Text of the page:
The primary goal of the experiment is to determine the composition of the original mixture. The ratio of components in a mixture is described by the mass percent composition of each component. For example, a solution of sugar water might be 5% sugar and 95% water or it could be 40 % sugar and 60% water. The method for calculating percent composition is given in the section on calculations.

In addition to the composition of the mixture, it is also valuable to know how much material is lost during the processes used to separate the components. Some material will always be lost. However, significant losses are due to the use of poor lab technique. The ratio of the total mass of all the materials collected (after separation) to the mass of the original mixture gives the percent recovery. A percent recovery of greater than 100% indicates that some contamination remains in the sample. In this experiment, this contamination is water and can be removed by further heating. During an experiment it is important to make careful observations. Note anything unusual that occurs that may be a source of error in the lab.

Procedure:

Part I: Separation of Ammonium Chloride

1. Obtain a clean, dry small evaporating dish from your tray.Weigh it and record its mass to the proper number of sig figs.

2. Place about 2 g of the unknown mixture in the evaporating dish.

3. Weigh the evaporating dish and the sample together and record the mass to the proper number of sig figs.

4. Set up a Bunsen burner under the hood.

Note : The next steps are to be done in the HOOD.

5. Place the small evaporating dish with the sample on a stand over the burner. Do NOT cover the dish.

6. Heat gently for ten minutes.

7. Turn off the flame.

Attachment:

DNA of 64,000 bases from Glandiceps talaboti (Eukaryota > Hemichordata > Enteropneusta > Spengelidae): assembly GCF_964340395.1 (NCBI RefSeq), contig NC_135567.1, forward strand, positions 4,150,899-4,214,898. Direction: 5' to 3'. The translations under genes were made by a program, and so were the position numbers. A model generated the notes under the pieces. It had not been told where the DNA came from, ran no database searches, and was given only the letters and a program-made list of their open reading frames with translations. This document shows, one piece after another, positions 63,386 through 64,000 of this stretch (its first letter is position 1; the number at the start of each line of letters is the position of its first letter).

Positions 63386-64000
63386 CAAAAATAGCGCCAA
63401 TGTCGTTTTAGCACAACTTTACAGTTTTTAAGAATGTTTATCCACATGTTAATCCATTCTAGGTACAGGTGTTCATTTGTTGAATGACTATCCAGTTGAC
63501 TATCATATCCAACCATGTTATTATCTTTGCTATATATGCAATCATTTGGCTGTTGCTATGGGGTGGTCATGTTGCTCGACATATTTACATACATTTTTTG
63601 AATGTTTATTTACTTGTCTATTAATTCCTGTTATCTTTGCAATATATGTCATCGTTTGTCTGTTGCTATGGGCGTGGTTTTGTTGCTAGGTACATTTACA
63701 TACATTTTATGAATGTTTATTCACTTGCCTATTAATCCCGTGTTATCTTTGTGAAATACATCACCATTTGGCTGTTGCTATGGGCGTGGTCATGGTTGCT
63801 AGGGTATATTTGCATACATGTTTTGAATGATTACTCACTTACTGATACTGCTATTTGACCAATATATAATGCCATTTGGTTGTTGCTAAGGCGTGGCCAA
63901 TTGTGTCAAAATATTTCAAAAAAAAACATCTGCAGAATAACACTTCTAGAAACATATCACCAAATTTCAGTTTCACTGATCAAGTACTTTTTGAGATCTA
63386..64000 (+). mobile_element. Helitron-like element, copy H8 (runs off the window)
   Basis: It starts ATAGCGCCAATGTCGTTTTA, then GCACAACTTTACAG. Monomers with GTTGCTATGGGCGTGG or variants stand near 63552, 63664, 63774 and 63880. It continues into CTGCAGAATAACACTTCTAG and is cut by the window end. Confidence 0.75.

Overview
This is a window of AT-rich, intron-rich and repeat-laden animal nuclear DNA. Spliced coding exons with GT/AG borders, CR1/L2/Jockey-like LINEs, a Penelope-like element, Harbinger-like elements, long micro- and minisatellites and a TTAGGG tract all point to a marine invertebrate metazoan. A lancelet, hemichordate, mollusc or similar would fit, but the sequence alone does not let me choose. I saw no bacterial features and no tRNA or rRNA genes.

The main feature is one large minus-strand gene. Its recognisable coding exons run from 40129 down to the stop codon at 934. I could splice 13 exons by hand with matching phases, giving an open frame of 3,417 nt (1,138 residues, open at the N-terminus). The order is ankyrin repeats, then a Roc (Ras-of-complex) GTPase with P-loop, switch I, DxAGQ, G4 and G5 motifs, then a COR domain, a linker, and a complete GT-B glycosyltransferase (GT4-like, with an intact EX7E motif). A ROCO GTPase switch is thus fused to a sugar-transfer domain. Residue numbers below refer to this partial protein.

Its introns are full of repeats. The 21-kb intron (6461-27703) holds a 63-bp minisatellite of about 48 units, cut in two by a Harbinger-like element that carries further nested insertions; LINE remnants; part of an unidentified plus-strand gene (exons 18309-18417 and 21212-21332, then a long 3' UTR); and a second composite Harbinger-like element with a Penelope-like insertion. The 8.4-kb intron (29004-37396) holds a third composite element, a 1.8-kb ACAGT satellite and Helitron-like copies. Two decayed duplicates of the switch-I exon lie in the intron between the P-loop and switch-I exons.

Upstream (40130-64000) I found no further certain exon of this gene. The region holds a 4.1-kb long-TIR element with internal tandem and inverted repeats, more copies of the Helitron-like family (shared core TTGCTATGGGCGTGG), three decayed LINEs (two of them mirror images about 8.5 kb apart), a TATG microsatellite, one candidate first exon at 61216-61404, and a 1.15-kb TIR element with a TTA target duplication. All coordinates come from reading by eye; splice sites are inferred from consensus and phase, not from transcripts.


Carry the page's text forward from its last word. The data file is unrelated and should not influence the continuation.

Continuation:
8. Carefully move the dish to a clay square and gently stir the sample with a stirring rod.

9. Relight the Bunsen burner and heat gently again for another twenty minutes. Ocassionally stir the contents with the stirring rod to help the ammonium chloride to sublimate.

10. Stop heating when no more white fumes are observed.

11. Allow the small evaporating dish and contents to cool to room temperature. Never weigh a hot object.

Lab Technique Tip: Hot containers such as glass beakers and ceramic evaporating dishes can crack if they cool down too quickly. Wire gauze or a clay square or ceramic tile will dissipate heat more slowly than the counter top and prevent the container from breaking.

12. Weigh the cooled dish, record its mass.

Part II: Extraction of Salt from Sand

1. Add 25 mL of deionized water to the contents of the smaller evaporating dish.

2. Stir the mixture gently with a stirring rod for five to ten minutes so that all of the salt dissolves.

3. Obtain a large evaporating dish from the lab cart.

4. Weigh the large evaporating dish and a watch glass together, record the mass in Part III of the lab report.

5. Carefully decant the liquid into the empty large evaporating dish. DO NOT TRANSFER ANY SOLID MATERIAL!

6. Wash the sand by repeating steps 1 - 2 this time using 5 mL portions of deionized water. Do this two or three times to extract all of the NaCl away from the sand.

7. Save the salt solution in the large evaporating dish for Part III.

8. The small evaporating dish should now contain only wet sand. Gently heat to evaporate the water left after decantation. Continue heating until the sand is dry. If the mixture gets too hot so that the contents spatter take it off the burner. Continue this cycle until the sand is dry. It may take a while.

9. Allow the dry evaporating dish and sand to cool to room temperature. While this is cooling, move to Part III.

10. When cool, weigh the evaporating dish and sand, record the mass.

Part III: Recovery of NaCl

1. Cover the large evaporating dish with the watch glass.